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Triangles on Prisoners’ Clothing

Chart of the identification markers that the prisoners in the camps were required to wear'© Fritz Bauer Institute
Chart of the identification markers that the prisoners in the camps were required to wear
© Fritz Bauer Institute

In the concentration camps, every prisoner had to wear a triangle on his or her clothing, indicating the Haftgrund (reason for arrest). In the Buna/Monowitz concentration camp, the inmates had to sew a cloth strip about 4 cm wide and 12 cm long onto the left breast of the jacket and another onto the right pants leg, at pocket level, for this purpose. This badge displayed their prisoner number, which was tattooed on their left forearms upon arrival at the camp, and an inverted triangle, with its base up and one angle pointing down.


Almost 90 percent of the prisoners in the Buna/Monowitz concentration camp wore a red triangle identifying them as “political.” In the camps, the red triangle was used for Communists and Social Democrats at first, but soon it came to designate all opponents of the regime, generally including Jewish prisoners. In addition, the Jewish inmates also wore a superimposed yellow triangle with one angle pointing up to create a Star of David. Sometimes, however, they wore only a yellow stripe above the red triangle. All non-German inmates also had a capital letter inside the triangle to indicate their origin: “P” for Poles, “T” for Czechs, “U” for Hungarians, “F” for French, “B” for Belgians, “I” for Italians.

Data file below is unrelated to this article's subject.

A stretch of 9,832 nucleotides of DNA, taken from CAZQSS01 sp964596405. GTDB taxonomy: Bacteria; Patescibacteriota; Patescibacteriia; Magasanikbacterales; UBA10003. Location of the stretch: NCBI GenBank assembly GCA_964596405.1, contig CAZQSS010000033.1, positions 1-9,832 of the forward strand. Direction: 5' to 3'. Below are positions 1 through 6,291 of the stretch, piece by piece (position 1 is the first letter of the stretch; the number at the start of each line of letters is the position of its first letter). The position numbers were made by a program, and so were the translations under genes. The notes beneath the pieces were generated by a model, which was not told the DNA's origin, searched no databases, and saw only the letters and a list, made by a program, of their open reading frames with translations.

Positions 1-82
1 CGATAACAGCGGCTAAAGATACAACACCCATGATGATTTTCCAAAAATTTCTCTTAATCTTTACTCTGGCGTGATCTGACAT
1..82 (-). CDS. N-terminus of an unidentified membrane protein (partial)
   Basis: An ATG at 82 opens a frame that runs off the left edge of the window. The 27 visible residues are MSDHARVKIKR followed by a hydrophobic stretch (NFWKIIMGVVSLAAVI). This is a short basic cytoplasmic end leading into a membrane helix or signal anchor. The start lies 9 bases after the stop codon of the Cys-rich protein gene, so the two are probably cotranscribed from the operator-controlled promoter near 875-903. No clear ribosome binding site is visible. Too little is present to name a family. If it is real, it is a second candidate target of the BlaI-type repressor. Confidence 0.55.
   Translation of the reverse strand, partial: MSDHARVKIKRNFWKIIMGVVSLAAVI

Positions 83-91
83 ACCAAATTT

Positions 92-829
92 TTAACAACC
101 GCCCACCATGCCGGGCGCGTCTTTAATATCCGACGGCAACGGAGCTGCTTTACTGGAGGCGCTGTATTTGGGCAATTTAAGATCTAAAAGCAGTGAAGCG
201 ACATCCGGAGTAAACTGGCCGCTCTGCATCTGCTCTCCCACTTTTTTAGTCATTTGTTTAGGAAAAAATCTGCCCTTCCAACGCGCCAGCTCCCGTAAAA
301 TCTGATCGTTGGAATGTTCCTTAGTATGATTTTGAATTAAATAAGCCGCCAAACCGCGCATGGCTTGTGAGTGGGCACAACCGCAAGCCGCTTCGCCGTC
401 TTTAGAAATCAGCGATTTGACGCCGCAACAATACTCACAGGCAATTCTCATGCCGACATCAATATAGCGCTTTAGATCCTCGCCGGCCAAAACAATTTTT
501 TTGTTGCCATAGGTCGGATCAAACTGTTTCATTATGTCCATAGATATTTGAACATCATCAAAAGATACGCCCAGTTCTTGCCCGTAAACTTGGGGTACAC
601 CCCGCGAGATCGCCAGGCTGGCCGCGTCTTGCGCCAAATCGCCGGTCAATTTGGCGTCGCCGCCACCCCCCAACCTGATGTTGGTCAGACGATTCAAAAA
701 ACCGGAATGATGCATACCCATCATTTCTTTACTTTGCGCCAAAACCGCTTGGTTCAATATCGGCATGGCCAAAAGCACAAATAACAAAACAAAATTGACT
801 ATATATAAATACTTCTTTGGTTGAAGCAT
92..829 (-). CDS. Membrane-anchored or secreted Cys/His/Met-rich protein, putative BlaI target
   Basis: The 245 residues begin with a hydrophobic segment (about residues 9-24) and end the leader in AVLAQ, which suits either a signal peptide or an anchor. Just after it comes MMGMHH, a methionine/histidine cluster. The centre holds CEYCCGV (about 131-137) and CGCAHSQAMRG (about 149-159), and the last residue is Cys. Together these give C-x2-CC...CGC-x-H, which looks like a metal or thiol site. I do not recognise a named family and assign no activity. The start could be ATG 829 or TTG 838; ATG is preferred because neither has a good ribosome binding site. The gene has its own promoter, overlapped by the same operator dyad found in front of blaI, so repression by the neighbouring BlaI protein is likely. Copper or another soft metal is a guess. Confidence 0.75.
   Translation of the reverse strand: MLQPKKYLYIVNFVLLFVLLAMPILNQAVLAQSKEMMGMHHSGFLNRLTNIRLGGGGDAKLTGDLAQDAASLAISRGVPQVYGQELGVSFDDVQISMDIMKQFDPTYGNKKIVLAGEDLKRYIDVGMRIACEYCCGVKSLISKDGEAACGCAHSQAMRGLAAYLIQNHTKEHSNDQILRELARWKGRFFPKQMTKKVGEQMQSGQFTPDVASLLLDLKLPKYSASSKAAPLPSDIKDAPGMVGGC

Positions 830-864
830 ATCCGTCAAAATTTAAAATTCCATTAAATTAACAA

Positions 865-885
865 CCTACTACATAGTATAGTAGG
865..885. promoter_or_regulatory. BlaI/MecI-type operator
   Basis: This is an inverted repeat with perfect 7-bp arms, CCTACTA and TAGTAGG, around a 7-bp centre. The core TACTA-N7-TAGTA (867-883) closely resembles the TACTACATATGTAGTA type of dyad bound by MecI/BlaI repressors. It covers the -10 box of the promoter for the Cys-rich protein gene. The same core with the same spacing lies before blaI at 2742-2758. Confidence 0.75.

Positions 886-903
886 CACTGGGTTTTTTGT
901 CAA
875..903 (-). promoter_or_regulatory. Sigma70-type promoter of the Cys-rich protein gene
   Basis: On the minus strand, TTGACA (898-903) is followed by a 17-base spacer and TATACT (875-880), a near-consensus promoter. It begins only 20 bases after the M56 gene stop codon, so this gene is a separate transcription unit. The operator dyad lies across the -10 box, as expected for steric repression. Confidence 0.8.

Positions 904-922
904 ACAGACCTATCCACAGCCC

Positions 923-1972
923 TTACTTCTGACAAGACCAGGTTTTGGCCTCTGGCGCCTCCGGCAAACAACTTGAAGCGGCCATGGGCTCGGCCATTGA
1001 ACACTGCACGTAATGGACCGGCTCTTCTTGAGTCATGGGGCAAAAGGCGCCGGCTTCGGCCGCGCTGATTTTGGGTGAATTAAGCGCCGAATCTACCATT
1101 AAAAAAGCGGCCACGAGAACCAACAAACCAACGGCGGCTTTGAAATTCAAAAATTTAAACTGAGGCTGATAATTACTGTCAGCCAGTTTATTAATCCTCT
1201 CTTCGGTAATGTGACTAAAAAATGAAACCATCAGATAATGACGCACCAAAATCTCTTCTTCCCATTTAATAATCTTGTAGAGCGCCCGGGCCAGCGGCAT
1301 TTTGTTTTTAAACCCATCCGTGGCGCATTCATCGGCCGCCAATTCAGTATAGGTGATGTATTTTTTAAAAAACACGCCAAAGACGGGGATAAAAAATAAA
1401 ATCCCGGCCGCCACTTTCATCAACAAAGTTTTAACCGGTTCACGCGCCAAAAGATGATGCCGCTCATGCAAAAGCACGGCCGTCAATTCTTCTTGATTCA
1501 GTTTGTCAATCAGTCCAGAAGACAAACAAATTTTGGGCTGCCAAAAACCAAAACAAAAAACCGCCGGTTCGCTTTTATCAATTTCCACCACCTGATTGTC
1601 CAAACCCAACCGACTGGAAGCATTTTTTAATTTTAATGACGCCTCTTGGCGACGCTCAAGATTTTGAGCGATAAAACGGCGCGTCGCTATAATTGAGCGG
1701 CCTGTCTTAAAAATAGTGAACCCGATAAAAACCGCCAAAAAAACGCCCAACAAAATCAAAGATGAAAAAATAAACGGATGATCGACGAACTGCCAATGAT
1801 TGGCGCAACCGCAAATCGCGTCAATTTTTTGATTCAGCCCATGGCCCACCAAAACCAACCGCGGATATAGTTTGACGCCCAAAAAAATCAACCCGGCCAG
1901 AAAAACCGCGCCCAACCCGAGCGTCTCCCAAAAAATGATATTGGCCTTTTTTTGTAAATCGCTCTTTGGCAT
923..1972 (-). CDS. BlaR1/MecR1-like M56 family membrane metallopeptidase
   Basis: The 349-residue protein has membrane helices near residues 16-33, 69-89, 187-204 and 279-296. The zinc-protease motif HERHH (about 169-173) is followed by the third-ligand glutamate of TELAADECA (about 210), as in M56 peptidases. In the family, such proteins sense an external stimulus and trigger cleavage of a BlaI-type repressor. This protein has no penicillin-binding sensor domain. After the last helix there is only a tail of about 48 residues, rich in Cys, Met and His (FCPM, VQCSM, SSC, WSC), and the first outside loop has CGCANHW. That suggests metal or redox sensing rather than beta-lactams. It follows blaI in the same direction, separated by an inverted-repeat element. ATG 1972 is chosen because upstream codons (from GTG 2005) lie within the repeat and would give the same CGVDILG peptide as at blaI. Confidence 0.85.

Around 8 percent of the prisoners in the Buna/Monowitz concentration wore a black triangle for the Haftgrund “asocial,” and about 5 percent a green triangle for “criminal.”[1] The green triangles had subcategories: If the angle pointed down, that meant “BV” (Berufsverbrecher, habitual criminal), that is, prisoners whose confinement in the concentration camp signified their conviction of a crime. If the angle pointed up, the inmate was in the “SV” category (Sicherheitsverwahrte, security detainees), who were still awaiting sentencing or were supposed to begin serving their time only after the war was over. It was the pool of wearers of black and green triangles from which the SS recruited most of the prisoner functionaries in the Buna/Monowitz concentration camp.


The combination of triangle and prisoner number—the immediate information about origin, length of presence in the camp, and Haftgrund—enabled the SS, as well as experienced prisoners, to quickly size up the situation of an inmate and thus frequently assess his chances of survival as well.

(MN; transl. KL)


[Posener, Curt]: “Zur Geschichte des Lagers Auschwitz-Monowitz (BUNA).” Unpublished manuscript, undated, 53 pages. Archive of the Fritz Bauer Institute.



Wagner, Bernd C.: IG Auschwitz. Zwangsarbeit und Vernichtung von Häftlingen des Lagers Monowitz 1941–1945. Munich: Saur, 2000.

[1] In other Nazi concentration camps, there were additional triangles to denote certain inmate groups, such as pink triangles for “homosexuals” and lavender triangles for Bibelforscher (primarily, Jehovah’s Witnesses).